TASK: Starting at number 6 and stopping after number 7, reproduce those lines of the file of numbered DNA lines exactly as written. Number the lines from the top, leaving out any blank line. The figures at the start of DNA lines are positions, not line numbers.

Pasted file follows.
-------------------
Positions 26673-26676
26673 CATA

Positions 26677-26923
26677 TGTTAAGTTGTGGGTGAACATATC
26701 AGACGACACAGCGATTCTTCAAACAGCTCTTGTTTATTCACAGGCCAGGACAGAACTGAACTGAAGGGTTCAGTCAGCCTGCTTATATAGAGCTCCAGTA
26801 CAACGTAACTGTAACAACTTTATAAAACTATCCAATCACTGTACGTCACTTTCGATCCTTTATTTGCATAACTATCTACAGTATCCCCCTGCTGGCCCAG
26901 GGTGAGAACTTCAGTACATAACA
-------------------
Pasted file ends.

26801 CAACGTAACTGTAACAACTTTATAAAACTATCCAATCACTGTACGTCACTTTCGATCCTTTATTTGCATAACTATCTACAGTATCCCCCTGCTGGCCCAG
26901 GGTGAGAACTTCAGTACATAACA